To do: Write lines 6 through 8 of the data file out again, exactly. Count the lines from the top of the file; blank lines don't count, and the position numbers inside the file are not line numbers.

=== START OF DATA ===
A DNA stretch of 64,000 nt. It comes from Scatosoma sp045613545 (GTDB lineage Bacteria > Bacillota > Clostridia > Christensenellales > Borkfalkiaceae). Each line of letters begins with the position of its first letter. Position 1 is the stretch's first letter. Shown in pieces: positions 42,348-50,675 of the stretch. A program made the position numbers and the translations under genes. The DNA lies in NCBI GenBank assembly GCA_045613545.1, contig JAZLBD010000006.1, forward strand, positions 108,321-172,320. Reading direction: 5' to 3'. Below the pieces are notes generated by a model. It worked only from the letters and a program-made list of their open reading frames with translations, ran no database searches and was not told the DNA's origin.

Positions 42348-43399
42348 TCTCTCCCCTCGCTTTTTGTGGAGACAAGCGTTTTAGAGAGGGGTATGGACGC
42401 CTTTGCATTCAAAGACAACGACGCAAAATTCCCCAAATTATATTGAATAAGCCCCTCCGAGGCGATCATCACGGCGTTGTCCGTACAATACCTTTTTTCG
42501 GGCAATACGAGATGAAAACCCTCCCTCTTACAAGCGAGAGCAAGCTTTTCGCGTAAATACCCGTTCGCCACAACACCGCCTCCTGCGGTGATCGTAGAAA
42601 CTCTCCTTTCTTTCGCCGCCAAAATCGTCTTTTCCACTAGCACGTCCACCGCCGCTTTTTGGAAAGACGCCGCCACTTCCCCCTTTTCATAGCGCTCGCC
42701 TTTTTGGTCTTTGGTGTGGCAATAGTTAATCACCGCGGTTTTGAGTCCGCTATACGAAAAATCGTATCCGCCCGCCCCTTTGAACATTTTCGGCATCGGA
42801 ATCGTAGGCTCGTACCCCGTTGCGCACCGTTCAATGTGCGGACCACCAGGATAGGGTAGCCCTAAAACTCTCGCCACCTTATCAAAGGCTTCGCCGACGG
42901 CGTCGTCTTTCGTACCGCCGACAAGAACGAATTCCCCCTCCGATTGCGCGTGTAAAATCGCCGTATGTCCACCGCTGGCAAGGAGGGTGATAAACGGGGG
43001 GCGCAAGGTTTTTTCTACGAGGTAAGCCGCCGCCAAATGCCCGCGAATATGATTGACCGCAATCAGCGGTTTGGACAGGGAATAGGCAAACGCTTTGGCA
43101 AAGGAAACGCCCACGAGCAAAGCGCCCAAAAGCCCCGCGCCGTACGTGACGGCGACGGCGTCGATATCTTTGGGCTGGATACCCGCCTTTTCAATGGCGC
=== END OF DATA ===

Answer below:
42601 CTCTCCTTTCTTTCGCCGCCAAAATCGTCTTTTCCACTAGCACGTCCACCGCCGCTTTTTGGAAAGACGCCGCCACTTCCCCCTTTTCATAGCGCTCGCC
42701 TTTTTGGTCTTTGGTGTGGCAATAGTTAATCACCGCGGTTTTGAGTCCGCTATACGAAAAATCGTATCCGCCCGCCCCTTTGAACATTTTCGGCATCGGA
42801 ATCGTAGGCTCGTACCCCGTTGCGCACCGTTCAATGTGCGGACCACCAGGATAGGGTAGCCCTAAAACTCTCGCCACCTTATCAAAGGCTTCGCCGACGG